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image icon 'Kitchen at the old King Street bakery'

'Kitchen at the old King Street bakery'
Art Gallery of South Australia


This is an oil painting on canvas (50.6 cm x 61.2 cm) showing the kitchen area of the family home in which the artist, Frederick McCubbin, (1855-1917) was born. It is a functional space, as evidenced by the kettle set on a glowing fire; a teacup and saucer on a wooden table next to a chair; and various utensils including pots, pans, jugs, clothes, candlesticks and a drying rack. A glimpse of a small yard can be seen through the lace curtain of the kitchen window, while the open door that leads to an adjoining room shows a sewing machine next to a window. The overturned sewing basket in the foreground suggests that someone has just hurriedly left the room.

Educational value

This resource is useful because it:

  • provides an insight into the early style and development of an artist who was a key figure in the Heidelberg School of landscape painting and who is known nationally for his depictions of pioneering life in the bush
  • incorporates strong narrative elements, a significant feature of the artist's later work, as seen in the major works 'The pioneer' (1904) and ‘On the wallaby track’ (1896) - the empty chair and the sewing basket with its contents spilling onto the floor are clues that McCubbin's audience would have known how to piece the elements together to build a story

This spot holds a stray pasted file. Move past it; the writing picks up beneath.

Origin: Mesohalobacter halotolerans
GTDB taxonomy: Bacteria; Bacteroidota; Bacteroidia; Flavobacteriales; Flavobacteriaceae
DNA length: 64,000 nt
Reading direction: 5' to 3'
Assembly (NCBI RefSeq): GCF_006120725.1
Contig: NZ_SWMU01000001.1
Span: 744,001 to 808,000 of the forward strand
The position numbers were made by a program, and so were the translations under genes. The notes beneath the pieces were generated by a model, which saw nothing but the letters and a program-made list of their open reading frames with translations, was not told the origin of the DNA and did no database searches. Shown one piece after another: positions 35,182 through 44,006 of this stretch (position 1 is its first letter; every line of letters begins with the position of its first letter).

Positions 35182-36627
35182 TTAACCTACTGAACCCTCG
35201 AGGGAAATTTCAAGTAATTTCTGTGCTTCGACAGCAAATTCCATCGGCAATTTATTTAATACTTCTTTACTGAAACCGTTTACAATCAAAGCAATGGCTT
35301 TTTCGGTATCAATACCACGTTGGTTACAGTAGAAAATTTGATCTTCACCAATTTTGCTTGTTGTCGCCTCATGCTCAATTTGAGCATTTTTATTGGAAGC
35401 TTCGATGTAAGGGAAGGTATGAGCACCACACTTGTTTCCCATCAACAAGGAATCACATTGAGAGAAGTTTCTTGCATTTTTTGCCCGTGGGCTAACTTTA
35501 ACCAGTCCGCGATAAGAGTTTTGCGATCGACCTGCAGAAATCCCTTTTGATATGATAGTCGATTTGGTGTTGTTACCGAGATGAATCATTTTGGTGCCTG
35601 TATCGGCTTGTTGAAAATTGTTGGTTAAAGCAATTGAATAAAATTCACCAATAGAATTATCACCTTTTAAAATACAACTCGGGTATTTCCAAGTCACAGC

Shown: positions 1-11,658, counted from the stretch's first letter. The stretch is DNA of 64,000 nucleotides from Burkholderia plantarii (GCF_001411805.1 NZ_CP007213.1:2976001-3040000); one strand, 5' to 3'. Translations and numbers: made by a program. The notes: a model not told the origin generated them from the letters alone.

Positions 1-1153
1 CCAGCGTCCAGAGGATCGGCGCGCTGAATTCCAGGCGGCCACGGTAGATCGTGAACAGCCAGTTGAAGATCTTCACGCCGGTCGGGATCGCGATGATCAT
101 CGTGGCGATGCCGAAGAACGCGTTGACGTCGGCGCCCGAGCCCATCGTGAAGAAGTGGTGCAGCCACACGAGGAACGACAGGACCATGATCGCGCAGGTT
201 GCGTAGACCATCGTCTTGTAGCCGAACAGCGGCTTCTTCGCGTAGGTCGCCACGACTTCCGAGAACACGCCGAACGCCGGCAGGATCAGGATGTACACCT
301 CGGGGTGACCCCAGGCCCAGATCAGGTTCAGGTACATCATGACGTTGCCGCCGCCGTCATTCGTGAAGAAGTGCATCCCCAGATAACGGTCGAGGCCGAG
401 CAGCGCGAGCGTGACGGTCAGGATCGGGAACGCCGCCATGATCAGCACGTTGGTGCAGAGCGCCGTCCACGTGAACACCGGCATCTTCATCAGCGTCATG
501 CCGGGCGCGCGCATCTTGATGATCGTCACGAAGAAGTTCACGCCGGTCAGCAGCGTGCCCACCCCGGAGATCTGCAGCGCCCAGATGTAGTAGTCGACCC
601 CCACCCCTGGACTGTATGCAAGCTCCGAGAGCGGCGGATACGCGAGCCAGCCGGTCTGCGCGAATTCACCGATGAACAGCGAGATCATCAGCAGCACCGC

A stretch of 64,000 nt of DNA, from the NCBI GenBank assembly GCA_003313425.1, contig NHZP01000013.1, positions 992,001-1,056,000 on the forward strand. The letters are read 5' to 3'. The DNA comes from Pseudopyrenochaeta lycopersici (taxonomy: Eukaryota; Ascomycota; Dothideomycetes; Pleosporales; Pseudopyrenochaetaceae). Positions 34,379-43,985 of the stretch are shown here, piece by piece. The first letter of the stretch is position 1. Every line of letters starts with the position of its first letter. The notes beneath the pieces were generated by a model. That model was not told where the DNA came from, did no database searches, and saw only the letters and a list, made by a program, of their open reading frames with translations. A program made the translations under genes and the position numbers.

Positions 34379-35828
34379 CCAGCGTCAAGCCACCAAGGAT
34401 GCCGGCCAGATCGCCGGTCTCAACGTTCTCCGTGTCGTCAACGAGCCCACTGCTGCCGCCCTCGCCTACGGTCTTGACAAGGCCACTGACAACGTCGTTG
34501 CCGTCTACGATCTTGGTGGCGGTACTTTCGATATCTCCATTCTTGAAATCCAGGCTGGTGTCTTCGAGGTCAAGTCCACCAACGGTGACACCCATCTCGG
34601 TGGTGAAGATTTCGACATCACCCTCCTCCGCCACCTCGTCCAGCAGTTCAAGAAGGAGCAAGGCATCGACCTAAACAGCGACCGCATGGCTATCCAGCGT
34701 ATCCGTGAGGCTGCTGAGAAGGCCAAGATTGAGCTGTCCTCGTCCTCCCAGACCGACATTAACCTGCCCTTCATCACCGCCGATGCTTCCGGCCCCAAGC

• shows the influence of 17th-century paintings of interiors by Dutch painters on Australian art of this period, particularly in the use of light-to-dark tones and the inclusion of doorways and windows as visual devices to lead the eye around the composition
  • provides a very detailed depiction of part of the domestic interior of a small family business in late 19th-century Australia - the house was attached to the family bakery
  • documents a 'woman's space' (used by the artist's mother) and gives an insight into the roles and responsibilities of women in the home in this period
  • contains references to a diversity of work skills (cooking, sewing, washing) and technologies (lighting, heating, water supply) associated with domestic management at the time
  • shows how working-class families used decorative items (the painted canvas floor covering, the lace curtain and ornamental teapot) and arrangements of utensils (those above the fireplace) to add personality to functional interiors.